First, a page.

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REGIONAL DERMATOLOGY
OF DURHAM

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REGIONAL DERMATOLOGY
OF DURHAM

Elizabeth H. Hamilton, MD, PhD
Amy Stein, MD
Julie Dodge, PA-C
4321 Medical Park Dr., #102
Durham, NC 27704
Telephone: (919) 220-7546 (SKIN)
www.dermatologydurham.com

Testing Helps Identify a Variety of Skin Issues

Patients seeking relief for a skin condition can be assured that the first thing a dermatologist will do is ask them to show them their symptoms—the first step to relief. At Regional Dermatology of Durham, Dr. Elizabeth Hamilton, Dr. Amy Stein, and Certified Physician Assistant Julie Dodge are expert skin detectives seeking clues to a diagnosis based on their collective experience.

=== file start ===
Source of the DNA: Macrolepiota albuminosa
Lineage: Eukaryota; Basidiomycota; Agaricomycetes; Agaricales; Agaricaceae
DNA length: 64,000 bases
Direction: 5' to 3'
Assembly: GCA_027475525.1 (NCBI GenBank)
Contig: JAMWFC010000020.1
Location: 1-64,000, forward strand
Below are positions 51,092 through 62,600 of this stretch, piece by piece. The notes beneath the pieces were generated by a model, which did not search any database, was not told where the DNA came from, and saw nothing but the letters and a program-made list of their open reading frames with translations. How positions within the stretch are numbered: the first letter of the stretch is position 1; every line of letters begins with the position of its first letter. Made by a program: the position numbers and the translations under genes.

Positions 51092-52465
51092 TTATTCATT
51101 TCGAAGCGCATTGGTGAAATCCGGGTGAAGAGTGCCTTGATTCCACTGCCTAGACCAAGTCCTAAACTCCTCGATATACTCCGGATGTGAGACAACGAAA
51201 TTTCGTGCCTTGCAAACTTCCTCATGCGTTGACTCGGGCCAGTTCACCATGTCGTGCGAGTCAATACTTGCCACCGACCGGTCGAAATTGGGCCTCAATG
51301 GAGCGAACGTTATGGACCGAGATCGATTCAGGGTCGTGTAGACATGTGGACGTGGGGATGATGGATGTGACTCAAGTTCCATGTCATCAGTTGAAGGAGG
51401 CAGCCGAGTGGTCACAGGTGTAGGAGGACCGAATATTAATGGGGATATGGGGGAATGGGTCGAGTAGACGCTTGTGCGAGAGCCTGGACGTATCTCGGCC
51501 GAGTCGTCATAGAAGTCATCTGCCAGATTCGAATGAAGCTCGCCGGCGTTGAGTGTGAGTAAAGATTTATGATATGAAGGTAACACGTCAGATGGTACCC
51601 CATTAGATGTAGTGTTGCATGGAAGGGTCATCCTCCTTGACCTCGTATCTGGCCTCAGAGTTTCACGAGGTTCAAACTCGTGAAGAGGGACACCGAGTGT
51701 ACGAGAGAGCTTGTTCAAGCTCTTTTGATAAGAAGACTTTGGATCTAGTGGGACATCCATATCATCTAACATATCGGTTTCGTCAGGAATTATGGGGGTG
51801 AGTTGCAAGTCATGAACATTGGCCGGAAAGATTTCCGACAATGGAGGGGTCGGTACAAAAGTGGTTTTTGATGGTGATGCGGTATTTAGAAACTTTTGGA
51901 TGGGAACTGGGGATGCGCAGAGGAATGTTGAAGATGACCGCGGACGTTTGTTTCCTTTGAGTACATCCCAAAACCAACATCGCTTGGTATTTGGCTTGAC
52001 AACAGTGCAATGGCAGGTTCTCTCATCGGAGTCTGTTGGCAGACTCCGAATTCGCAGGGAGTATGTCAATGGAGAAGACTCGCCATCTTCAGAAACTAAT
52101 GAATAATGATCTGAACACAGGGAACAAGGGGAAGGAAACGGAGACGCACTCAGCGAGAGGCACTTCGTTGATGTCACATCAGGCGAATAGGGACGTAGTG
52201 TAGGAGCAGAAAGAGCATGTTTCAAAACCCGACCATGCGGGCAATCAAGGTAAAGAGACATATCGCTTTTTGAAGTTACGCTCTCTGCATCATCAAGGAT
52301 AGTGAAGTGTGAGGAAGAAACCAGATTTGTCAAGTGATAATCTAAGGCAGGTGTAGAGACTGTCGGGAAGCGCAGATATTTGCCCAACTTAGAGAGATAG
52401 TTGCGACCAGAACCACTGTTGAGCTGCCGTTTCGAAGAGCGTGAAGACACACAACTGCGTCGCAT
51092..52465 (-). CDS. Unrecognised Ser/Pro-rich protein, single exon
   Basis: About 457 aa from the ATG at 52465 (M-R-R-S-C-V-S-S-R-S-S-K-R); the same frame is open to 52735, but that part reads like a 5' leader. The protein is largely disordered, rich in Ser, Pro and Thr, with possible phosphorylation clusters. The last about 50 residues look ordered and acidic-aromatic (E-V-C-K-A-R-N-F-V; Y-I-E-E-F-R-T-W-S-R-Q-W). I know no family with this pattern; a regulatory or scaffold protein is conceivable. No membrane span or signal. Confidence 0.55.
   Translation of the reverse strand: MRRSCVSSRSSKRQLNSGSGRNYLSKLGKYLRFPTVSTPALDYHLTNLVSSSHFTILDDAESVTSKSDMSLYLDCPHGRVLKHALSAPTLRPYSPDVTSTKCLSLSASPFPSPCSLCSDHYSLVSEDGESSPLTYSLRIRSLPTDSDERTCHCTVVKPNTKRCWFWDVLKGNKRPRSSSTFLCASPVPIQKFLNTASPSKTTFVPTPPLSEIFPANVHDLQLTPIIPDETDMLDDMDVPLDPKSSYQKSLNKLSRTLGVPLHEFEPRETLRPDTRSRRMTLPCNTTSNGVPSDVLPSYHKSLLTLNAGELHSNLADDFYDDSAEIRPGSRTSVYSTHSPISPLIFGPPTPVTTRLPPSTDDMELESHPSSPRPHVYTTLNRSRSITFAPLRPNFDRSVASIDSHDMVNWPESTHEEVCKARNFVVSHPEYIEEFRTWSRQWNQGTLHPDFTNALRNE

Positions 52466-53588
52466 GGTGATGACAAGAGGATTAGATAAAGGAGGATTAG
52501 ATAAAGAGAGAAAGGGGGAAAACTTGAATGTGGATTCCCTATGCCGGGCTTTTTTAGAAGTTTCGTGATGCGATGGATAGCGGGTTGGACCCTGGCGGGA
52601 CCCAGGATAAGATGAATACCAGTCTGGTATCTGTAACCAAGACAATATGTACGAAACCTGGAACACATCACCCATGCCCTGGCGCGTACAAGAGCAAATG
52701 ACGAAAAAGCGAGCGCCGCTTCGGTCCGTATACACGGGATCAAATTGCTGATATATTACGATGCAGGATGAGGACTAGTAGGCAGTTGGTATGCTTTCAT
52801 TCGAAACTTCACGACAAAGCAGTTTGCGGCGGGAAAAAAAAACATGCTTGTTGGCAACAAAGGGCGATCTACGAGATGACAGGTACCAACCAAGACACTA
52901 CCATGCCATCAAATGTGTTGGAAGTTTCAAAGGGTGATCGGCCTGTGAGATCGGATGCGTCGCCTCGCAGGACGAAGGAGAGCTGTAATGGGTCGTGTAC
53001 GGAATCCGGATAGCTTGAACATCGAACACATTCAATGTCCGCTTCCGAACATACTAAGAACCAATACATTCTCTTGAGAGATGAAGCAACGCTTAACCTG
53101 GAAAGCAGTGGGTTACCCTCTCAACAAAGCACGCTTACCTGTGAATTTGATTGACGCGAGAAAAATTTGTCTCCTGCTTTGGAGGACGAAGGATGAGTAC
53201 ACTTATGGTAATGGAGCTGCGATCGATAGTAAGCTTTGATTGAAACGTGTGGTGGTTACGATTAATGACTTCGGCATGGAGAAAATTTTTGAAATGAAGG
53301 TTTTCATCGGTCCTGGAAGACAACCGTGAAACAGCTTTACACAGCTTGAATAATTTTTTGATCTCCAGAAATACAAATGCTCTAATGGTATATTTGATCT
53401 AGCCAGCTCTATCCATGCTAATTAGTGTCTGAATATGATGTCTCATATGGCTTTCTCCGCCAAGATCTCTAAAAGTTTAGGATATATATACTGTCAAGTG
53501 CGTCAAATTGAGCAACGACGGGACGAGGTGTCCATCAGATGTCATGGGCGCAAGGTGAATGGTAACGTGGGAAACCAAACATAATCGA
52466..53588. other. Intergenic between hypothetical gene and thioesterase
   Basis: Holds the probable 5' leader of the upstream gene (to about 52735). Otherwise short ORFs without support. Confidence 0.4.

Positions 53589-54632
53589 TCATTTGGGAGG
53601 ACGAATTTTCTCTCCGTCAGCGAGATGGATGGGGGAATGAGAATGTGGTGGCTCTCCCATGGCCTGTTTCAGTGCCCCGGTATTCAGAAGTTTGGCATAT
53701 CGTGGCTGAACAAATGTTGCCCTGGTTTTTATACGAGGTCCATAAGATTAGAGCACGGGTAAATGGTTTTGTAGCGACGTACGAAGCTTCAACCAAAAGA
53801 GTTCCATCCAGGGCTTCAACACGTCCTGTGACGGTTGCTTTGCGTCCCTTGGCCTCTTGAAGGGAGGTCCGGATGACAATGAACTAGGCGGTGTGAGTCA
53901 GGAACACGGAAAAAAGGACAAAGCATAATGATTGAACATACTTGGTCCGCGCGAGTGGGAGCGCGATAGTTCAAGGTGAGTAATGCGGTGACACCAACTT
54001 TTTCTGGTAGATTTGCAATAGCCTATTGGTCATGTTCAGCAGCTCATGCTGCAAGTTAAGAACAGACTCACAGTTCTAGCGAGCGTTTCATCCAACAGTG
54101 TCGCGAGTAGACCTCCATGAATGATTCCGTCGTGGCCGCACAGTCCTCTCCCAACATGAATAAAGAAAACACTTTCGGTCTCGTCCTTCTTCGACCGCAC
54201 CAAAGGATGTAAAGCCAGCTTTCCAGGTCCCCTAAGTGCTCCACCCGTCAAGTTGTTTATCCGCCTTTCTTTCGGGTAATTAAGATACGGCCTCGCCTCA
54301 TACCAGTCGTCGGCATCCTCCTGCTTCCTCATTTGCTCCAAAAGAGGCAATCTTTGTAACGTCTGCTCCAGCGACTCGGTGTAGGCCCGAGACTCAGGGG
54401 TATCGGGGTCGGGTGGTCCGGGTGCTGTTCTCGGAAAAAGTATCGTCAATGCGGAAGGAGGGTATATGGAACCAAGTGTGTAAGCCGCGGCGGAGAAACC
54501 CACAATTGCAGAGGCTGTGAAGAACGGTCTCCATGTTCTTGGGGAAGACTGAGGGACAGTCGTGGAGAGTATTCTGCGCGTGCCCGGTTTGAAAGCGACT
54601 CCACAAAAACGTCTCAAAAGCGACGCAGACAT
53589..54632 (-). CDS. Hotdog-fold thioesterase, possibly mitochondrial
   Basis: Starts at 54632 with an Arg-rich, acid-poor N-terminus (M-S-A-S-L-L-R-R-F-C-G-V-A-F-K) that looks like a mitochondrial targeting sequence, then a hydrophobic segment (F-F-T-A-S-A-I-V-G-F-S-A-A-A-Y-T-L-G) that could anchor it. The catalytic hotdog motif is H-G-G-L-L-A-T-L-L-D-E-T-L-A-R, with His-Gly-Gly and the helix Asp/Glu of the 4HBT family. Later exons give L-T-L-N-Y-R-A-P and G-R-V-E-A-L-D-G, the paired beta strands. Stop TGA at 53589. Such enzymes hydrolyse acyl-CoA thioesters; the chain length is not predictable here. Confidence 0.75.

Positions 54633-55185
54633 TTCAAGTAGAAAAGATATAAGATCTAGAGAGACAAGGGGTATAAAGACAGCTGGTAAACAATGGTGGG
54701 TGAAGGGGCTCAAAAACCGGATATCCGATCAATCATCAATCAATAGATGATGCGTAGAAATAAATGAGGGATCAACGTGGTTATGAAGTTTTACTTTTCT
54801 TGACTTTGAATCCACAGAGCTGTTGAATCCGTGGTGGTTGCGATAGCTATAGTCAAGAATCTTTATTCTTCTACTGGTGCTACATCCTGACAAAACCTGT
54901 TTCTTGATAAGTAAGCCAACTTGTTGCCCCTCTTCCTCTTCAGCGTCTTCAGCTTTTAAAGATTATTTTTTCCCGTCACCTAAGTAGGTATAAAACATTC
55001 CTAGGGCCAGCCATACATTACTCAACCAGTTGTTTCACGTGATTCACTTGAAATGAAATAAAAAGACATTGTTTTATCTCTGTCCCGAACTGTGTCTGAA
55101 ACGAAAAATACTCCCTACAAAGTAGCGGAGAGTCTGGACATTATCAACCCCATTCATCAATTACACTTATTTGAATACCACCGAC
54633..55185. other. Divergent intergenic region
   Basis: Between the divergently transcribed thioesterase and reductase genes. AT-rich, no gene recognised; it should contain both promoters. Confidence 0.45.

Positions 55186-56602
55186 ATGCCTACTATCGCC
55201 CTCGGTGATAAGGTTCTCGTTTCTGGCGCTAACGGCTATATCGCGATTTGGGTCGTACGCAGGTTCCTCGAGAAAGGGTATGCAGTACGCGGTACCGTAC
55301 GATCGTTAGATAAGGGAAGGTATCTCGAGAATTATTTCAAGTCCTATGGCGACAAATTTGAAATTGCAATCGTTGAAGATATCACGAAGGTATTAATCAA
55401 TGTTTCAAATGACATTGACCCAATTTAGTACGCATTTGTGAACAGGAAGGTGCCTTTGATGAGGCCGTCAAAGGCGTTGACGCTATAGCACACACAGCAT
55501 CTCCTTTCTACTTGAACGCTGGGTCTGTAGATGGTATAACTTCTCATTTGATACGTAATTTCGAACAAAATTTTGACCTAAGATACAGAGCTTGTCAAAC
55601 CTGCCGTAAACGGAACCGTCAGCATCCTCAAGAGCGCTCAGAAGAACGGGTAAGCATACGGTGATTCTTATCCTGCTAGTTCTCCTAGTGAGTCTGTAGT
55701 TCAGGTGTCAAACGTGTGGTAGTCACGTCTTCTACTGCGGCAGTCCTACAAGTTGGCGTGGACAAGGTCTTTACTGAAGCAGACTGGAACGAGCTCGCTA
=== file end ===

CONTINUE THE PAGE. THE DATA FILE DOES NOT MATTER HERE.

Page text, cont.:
The practitioners of Regional Dermatology of Durham, from left: Julie Dodge, PA-C, Amy Stein, MD, Elizabeth Hamilton, MD, PhD.

“Diagnosis in dermatology is largely based on appearance and on patterns,” explains Dr. Hamilton. “Sometimes the process is very simple. You look at a rash and recognize it immediately. But at other times, diagnosis is more complicated. Questions have to be asked, a health history taken, and then, perhaps, further testing is needed to come to a conclusive diagnosis.”

Health&Healing: After the initial visual examination what is the next diagnostic step?

JULIE DODGE: The next step, after obtaining a good health history, is to assess their symptoms—and, importantly—how they are treating their symptoms? What medications are they taking? What over-the-counter treatments are they using? What skin care products are they using?

Next, doing a thorough review of body systems is helpful to see if there is any other system involved. It’s not unusual to first suspect that the presenting problem is one condition only to discover, upon thorough examination, that it is, in fact, something else entirely. Which is one reason we always want the patient to bring in all medications that they’re taking.